The Gospel Coalition is pretty good at this in content but poor in broader approach. They write about art, literature, movies, secular music and all sorts of things the evangelical Reformed tend to overlook. That’s great. But, as an evangelical Reformed myself, I don’t think I’ve ever come away from a TGC piece thinking, “that was a little left of where I am.” Not as great.

More tomorrow. Meanwhile, again, this is my opinion. Tell me yours in the comments.

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I’m tired of the evangelical blogosphere

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I used to love reading Christian blogs, and not even that long ago. Back when Google Reader was still a thing, I had a pretty regular intake of this weird corner of the internet — both the “Young, Restless, Reformed”/Gospel Coalition sites and the more moderate ones like J.R.D. Kirk’s excellent “Storied Theology.”

When I had to move everything over to a new aggregator, I started to unsubscribe from blogs I almost never read anymore or don’t actually like. By the end, I’d dropped almost half of my evangelical blog section, but I kept all my sports blogs (e.g. mgoblog, Joe Posnanski, the incomparable Smart Football). Why?

A friend just emailed me a link to a Peter Enns’ post here: “On the Count of 3, ‘Let’s All Pre-Judge Rob Bell.” He links to a smattering of initial criticism from conservatives (Denny Burk, Carl Trueman among them) of a promo video for a new Rob Bell book, urging that we not write scathing reviews of books we haven’t read. Fair enough — Enns makes an important point and I have no problem with what he said.

Nor do I think, generally speaking, it’s always wrong to respond to promo material; it might not be the full book but it’s usually still making a claim about something, otherwise it’s lousy promo material. I reference the Enns post not to comment on its content, but to bemoan the deleterious nature of evangelical blogs this little exchange represents.

Sports bloggers tend to be (again, generally speaking) supportive of other sports blogs which consistently produce diverse, high-quality content about a given subject (like college football, for instance). Each writer has his or her own niche, and collectively they cover a subject no one person could ever have time to write about. The good blogs have excellent prose, penetrating analysis, and the individual personality of fanhood that brings us all to the internet in the first place. Minor differences are minor. Subjective taste is fairly well-defined. I like Michigan, you like Ohio State. Now let’s talk about why punting is stupid.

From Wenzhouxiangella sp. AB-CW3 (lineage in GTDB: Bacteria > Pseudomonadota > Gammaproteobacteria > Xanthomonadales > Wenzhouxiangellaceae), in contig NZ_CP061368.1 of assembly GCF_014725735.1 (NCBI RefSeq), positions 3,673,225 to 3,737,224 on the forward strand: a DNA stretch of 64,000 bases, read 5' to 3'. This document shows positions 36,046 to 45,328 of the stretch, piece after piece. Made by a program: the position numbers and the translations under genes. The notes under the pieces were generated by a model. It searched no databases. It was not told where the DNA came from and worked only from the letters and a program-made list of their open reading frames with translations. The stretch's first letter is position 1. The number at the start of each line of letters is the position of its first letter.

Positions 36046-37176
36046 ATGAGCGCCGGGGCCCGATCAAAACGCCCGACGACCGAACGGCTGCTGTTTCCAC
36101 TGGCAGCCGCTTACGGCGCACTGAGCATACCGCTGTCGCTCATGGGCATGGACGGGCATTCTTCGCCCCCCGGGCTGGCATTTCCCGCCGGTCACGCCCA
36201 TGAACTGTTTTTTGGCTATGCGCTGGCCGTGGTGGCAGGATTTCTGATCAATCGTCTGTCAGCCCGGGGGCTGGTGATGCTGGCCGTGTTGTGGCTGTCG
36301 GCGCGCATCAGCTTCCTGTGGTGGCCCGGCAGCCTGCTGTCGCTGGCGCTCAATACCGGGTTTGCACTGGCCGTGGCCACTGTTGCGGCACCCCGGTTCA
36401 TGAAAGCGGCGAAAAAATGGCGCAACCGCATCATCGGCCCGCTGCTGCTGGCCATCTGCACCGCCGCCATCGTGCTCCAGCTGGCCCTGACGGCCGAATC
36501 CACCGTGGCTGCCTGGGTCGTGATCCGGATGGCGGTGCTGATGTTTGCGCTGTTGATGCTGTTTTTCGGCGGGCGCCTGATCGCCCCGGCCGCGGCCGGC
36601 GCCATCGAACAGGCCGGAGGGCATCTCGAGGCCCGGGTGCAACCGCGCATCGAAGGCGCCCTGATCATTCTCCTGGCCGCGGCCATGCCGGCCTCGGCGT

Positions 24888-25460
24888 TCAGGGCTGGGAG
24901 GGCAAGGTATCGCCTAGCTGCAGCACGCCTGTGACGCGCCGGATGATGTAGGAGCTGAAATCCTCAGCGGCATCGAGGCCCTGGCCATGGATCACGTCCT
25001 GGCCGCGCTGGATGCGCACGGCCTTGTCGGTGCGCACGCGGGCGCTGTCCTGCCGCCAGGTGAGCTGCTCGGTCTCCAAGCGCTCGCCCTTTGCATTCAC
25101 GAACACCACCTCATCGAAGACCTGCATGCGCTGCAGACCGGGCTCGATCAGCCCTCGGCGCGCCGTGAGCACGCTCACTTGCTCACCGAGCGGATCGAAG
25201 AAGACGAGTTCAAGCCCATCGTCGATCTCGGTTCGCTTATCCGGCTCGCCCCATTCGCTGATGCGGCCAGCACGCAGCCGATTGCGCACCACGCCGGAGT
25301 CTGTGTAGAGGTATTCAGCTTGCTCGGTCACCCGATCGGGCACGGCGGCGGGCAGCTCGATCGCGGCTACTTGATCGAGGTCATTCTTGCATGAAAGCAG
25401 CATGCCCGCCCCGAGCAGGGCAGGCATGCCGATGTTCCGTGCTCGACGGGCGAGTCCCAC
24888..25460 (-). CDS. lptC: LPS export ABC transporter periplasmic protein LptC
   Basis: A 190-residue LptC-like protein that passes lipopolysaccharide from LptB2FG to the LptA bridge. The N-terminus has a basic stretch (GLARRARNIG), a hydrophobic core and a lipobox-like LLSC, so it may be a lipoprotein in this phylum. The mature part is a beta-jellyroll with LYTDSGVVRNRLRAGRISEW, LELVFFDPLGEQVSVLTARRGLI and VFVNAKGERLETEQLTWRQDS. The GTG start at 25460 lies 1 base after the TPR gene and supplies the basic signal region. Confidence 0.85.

Meanwhile the evangelical blogosphere is too often a bunch of theological skirmishes, with half the group saying we should lay down our guns and get along (while still taking potshots) and the other half denying that they’re even fighting really.

I think this is why I suddenly have no interest in blog debates. That stuff used to be my jam, but now it’s just incredibly depressing.*

People like Rob Bell will do things. Then conservatives like Trueman and Burk will criticize them for doing these things by writing sometimes-rash blogs, and moderates like Enns will defend them by writing sometimes-rash blogs of their own. The conservatives will write that they just stand for truth but they’ll appear uptight and reactionary doing it, while moderates will write that the conservatives are too self-serious and divisive but will be just as frustratingly polemical.

That’s where we are. We can do better.

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* doubly so when you read the always-awful comment sections.